When to vote

Voting in Ireland takes place on this Friday 7 June. Your local polling station will be open from 7am until 10pm, so you do have practically all day to vote.

You can only vote in your designated polling station. This should have been indicated on your voting card, which you should have received in the post by now.

Don’t forget to bring one of the types of proof of identity along, although in many rural areas people know each other and there is a reasonably relaxed approach to this element of control.

If you haven’t received a polling card, you can check to see if you are registered to vote here.

All you need is your name and Eircode or postal address (townland). This will also tell you where your polling station is.

The deadline has now passed to register for this week’s elections, but with a general election on the horizon, make sure to join the register if you aren’t already on it.

Voting for the European Parliament is spread over a number of days across the 27 member states.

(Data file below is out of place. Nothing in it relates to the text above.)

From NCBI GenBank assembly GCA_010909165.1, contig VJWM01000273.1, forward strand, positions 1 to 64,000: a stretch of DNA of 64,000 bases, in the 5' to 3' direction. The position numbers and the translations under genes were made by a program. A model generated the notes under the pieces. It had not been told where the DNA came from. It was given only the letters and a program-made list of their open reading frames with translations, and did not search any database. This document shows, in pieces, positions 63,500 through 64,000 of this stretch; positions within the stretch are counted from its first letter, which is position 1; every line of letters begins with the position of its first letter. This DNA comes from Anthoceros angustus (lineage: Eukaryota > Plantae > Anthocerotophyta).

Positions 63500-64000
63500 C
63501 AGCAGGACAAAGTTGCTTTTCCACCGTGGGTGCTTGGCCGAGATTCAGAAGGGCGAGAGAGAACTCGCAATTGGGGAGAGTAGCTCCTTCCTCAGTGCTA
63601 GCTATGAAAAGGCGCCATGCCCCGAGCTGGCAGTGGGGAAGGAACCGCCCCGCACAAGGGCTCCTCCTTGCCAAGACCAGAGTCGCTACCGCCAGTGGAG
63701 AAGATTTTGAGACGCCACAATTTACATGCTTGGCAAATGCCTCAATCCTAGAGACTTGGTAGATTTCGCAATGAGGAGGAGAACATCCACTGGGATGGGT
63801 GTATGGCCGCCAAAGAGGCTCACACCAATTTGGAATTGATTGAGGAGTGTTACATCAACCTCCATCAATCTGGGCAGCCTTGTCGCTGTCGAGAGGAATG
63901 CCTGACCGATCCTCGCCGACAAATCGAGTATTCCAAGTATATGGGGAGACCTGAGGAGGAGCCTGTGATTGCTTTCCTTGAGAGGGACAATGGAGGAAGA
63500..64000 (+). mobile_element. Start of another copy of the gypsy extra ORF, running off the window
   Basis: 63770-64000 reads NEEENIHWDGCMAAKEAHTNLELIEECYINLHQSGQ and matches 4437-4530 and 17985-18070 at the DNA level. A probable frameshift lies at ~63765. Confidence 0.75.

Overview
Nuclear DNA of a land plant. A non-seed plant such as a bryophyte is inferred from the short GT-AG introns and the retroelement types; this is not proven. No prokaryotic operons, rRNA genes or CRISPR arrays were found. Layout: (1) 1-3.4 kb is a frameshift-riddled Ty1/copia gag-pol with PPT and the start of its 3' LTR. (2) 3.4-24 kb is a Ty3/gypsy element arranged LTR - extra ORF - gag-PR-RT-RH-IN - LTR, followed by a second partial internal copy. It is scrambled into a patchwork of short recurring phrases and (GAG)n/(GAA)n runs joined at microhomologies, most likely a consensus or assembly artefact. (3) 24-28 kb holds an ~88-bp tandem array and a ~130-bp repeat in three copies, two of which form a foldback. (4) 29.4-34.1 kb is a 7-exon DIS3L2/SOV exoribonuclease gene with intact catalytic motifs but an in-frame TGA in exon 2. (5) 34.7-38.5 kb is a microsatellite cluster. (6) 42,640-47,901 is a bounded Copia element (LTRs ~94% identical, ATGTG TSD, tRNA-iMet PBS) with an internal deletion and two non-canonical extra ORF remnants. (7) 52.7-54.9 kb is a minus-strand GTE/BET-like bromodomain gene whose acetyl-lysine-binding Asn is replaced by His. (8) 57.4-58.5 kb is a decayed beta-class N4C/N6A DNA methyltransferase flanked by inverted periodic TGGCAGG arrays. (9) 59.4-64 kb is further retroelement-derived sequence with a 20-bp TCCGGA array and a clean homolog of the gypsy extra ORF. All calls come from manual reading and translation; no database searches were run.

In Estonia, polling stations actually opened on Monday and voting is taking place every day until Sunday.

Italy and the Czech Republic will see two days of voting. Ireland is the only country voting on Friday only.

Sunday next is the most popular day for voting, with 20 countries voting on that day alone and polling stations open in 22 countries.

How to vote

It’s very important to properly cast your ballot so your voice is heard. Some people choose to spoil their vote as a protest or statement about the sate of our politics - and this is a valid choice.

However, over 100,000 votes were deemed ineligible in the last European and local elections and it is believed that many of these were accidentally spoiled, so it’s important to have your wishes exercised.

The simple way to vote is to give your first preference vote to the candidate you most favour, by putting a number one in the box beside that candidate’s name and photograph.

Follow that by placing a number two beside the person you next most identify with and continue to vote your preferences down the list.